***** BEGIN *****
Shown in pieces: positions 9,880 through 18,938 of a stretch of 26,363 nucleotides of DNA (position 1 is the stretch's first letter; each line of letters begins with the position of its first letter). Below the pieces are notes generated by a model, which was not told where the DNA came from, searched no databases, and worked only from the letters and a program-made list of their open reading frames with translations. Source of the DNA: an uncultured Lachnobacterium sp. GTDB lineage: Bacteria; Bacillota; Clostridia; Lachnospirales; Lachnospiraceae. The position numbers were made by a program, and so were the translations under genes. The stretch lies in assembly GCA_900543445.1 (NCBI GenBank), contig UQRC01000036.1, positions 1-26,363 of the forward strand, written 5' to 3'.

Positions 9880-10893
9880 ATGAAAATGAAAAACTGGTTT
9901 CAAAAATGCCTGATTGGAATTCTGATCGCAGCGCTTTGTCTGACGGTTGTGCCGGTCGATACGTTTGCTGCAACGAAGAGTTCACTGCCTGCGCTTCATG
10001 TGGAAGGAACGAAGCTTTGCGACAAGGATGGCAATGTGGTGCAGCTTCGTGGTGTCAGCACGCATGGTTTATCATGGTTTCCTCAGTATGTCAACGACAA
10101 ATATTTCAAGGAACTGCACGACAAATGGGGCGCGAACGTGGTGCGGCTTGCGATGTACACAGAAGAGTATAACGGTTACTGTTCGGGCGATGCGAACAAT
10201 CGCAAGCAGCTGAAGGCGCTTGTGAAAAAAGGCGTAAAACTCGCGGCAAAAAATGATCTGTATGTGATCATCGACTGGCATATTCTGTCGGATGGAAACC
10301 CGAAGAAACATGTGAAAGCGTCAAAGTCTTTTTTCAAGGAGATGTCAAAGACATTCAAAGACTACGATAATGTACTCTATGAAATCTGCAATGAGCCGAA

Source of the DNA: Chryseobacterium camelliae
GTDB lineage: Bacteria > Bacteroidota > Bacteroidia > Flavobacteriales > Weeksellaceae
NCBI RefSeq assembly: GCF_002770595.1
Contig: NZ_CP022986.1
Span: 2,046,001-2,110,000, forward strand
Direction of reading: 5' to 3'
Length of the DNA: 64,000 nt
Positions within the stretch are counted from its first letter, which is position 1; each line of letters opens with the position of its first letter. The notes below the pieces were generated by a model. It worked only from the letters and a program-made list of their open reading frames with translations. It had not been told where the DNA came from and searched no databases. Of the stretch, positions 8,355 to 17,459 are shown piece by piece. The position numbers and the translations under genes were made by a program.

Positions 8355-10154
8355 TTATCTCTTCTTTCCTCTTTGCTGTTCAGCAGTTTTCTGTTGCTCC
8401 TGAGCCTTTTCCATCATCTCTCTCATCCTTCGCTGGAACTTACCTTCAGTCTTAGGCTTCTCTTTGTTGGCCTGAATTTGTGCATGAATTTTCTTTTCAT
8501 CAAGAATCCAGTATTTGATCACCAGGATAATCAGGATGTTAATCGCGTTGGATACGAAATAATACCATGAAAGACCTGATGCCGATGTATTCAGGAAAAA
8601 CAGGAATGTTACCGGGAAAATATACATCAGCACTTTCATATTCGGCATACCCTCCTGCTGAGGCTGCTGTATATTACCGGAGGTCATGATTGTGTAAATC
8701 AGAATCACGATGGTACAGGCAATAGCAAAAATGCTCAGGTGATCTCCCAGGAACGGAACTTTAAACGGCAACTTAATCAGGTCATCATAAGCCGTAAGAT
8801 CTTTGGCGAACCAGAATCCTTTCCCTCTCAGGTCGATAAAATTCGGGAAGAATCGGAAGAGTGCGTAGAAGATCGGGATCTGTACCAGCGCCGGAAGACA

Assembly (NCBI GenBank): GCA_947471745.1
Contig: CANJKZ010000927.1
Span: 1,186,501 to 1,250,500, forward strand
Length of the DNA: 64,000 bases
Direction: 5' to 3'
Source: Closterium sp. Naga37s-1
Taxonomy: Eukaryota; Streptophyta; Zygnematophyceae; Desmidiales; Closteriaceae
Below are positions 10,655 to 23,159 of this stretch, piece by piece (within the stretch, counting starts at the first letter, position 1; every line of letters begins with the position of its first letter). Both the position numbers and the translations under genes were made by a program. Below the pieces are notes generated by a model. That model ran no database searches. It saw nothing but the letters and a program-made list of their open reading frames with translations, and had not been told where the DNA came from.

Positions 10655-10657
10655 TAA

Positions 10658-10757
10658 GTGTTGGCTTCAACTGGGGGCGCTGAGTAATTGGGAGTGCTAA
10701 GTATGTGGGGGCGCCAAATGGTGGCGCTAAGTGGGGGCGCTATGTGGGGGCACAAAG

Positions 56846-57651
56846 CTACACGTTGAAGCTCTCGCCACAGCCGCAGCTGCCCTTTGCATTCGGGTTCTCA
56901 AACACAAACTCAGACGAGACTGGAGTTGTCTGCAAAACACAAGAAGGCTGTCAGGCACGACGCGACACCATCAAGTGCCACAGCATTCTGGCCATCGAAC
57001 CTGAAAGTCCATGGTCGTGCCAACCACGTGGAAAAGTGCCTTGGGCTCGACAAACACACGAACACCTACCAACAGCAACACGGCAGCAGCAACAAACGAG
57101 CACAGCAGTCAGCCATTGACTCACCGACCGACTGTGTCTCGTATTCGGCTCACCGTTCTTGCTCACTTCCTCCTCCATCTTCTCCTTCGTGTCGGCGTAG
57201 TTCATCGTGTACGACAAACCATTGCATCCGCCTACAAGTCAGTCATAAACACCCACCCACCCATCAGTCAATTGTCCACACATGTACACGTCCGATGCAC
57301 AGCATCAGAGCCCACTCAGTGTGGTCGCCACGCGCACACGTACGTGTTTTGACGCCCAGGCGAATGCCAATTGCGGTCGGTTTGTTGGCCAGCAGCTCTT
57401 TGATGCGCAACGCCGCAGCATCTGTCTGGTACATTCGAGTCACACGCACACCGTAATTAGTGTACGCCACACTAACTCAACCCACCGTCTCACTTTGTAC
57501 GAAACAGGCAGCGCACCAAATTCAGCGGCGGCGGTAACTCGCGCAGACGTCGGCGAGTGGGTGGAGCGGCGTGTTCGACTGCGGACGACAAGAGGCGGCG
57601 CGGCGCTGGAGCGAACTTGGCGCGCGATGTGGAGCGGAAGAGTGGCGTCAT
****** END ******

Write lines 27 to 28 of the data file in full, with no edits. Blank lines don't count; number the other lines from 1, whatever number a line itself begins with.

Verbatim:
Length of the DNA: 64,000 bases
Direction: 5' to 3'